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Book Details

  • Hardcover
  • Bookstore's Wholesale Price: $95.00
  • May 2013
  • ISBN: 978-0-393-91838-0
  • 512 pages
  • Territory Rights: Worldwide

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  1. Economics
    1. Game Theory


An Introduction to Game Theory

Third Edition


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Joel Watson (Author, University of California, San Diego)


The perfect balance of readability and formalism.

Joel Watson has refined his successful text to make it even more student-friendly. A number of sections have been added, and numerous chapters have been substantially revised. Dozens of new exercises have been added, along with solutions to selected exercises. Chapters are short and focused, with just the right amount of mathematical content and end-of-chapter exercises. New passages walk students through tricky topics.


Contracting and contract enforcement

A wide range of interesting strategic behavior relates to the formation and enforcement of contracts, and Strategy breaks new ground by bringing contracting into the course, including coverage of verifiability, the hold-up problem, and option contracts.  

Extensive form early

The text starts by emphasizing the key concept of a strategy, introducing games in the more intuitive analytical framework called the “extensive form.” After this brief introduction, students encounter games in the “normal form.” The development of concepts and applications proceeds from the simplest static settings (where normal-form concepts are utilized) to dynamic settings (with extensive-form solution concepts) to settings with incomplete information. 

A guided exercise in each chapter, plus solutions to selected exercises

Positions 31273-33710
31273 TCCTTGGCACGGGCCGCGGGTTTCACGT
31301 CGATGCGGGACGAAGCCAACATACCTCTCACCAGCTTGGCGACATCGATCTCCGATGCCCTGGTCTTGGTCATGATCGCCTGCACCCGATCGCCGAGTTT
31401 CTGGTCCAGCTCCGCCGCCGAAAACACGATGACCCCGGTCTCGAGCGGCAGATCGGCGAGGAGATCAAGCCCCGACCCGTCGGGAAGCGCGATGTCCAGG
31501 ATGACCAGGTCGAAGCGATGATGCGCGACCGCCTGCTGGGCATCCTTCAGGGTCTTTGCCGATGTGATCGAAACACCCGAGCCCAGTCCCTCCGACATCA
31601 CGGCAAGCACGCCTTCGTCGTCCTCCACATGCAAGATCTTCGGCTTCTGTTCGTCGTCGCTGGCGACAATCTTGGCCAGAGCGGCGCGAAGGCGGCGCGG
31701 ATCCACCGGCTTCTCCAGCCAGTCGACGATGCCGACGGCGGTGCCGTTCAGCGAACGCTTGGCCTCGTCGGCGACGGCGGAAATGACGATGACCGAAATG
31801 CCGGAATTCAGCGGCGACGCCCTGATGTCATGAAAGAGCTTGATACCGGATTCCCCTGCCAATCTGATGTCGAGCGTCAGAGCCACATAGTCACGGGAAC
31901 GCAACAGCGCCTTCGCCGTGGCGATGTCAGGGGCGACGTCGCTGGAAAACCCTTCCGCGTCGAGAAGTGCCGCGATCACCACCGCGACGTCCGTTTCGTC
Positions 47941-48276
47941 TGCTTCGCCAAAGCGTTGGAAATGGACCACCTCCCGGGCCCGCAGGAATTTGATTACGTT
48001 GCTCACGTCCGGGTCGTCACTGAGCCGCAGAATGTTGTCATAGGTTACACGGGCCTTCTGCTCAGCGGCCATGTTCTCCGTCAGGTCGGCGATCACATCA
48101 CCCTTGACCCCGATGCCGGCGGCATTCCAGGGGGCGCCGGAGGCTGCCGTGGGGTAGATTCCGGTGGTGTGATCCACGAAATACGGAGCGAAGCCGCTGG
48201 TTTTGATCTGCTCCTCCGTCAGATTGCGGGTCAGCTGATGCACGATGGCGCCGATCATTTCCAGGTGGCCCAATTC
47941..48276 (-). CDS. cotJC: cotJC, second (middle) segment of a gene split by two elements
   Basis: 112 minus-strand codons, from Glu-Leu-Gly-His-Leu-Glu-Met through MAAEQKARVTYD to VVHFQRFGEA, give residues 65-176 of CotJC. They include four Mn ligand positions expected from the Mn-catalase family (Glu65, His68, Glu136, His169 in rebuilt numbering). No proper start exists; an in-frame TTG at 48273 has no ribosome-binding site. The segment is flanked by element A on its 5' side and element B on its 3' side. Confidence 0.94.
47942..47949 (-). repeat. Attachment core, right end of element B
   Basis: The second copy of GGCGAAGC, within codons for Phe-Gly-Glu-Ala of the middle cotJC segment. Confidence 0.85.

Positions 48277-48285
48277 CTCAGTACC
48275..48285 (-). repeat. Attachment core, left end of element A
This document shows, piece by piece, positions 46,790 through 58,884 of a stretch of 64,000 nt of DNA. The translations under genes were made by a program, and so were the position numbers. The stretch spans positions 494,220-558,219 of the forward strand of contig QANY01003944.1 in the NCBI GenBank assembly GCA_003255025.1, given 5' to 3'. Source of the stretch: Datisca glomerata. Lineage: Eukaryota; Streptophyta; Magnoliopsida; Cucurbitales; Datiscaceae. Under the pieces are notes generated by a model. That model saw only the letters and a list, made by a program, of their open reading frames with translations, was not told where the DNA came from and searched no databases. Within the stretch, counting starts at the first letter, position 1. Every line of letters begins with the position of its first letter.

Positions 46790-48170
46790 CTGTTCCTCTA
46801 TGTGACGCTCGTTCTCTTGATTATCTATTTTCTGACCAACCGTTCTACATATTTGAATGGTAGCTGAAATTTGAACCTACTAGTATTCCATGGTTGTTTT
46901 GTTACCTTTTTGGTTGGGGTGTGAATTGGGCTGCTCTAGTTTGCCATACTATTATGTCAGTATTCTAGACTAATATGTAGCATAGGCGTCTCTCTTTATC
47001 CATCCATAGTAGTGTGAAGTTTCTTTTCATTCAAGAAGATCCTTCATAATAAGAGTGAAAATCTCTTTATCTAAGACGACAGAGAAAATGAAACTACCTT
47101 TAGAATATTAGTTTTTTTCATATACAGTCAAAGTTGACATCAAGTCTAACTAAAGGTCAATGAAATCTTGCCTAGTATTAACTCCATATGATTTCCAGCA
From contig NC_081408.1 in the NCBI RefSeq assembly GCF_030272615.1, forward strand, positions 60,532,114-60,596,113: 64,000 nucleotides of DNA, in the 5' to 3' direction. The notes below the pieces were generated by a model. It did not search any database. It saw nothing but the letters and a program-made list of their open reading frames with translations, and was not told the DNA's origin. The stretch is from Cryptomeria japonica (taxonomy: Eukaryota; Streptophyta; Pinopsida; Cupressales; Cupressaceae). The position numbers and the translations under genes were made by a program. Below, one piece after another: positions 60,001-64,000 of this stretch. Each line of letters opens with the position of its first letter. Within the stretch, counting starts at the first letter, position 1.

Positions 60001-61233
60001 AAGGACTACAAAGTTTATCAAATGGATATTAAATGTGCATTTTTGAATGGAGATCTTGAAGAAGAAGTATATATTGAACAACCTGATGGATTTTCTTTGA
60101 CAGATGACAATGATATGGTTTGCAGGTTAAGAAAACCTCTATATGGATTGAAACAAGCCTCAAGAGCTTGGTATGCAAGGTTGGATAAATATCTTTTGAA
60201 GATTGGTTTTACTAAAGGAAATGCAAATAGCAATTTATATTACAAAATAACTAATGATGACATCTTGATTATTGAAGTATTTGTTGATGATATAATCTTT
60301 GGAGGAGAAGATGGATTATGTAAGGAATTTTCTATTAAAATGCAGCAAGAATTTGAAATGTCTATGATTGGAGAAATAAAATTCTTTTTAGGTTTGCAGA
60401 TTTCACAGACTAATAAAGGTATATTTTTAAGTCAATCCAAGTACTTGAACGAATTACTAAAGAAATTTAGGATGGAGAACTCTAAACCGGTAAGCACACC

Game theory is best mastered by problem solving, and Strategy has numerous end-of-chapter exercises. The Third Edition includes dozens of new exercises and solutions to some of the exercises. The text also has one completely solved exercise at the end of each chapter to help the student comprehend the topics presented. 

New sections on applications

The Third Edition has several new sections. Chapter 9 analyzes the Arab Spring of 2011 using game theory, Chapter 11 discusses randomization in sports and randomization in competitive pricing, Chapter 16 looks at the dynamics of competitive pricing with capacity constraints, and Chapter 18 discusses the “Coase Theorem.” These are in addition to several other new applications. Strategy also contains compelling discussions of strategic voting, bargaining in legislatures, cheap talk and legislative committees, information aggregation and voting, and the Hotelling-Downs median voter theorem.  

New passages on important theoretical topics

The Third Edition contains new coverage of weak dominance, conditional dominance, forward induction, continuation value/payoff, and the Nash bargaining solution. 

    1) Introduction

    Part I: Representations and Basic Assumptions
    2) The Extensive Form
    3) Strategies and the Normal Form
    4) Beliefs, Mixed Strategies, and Expected Payoffs
    5) General Assumptions and Methodology

    Part II: Analyzing Behavior in Static Settings
    6) Dominance and Best Response
    7) Rationalizability and Iterated Dominance
    8) Location, Partnership, and Social Unrest
    9) Nash Equilibrium
    10) Oligopoly, Tariffs, Crime, and Voting
    11) Mixed-Strategy Nash Equilibrium
    12) Strictly Competitive Games and Security Strategies
    13) Contract, Law, and Enforcement in Static Settings

    Part III: Analyzing Behavior in Dynamic Settings
    14) Details of the Extensive Form
    15) Sequential Rationality and Solution Concepts
    16) Topics in Industrial Organization
    17) Parlor Games
    18) Bargaining Problems
    19) Analysis of Simple Bargaining Games
    20) Games with Joint Decisions; Negotiation Equilibrium
    21) Unverifiable Investment, Hold Up, Options, And Ownership
    22) Repeated Games and Reputation
    23) Collusion, Trade Agreements, and Goodwill

    Part IV: Information
    24) Random Events and Incomplete Information
    25) Risk and Incentives in Contracting
    26) Bayesian Nash Equilibrium and Rationalizability
    27) Lemons, Auctions, and Information Aggregation
    28) Perfect Bayesian Equilibrium
    29) Job-Market Signaling and Reputation

    A) Review of Mathematics
    B) The Mathematics of Rationalizability and Existence of Nash Equilibirum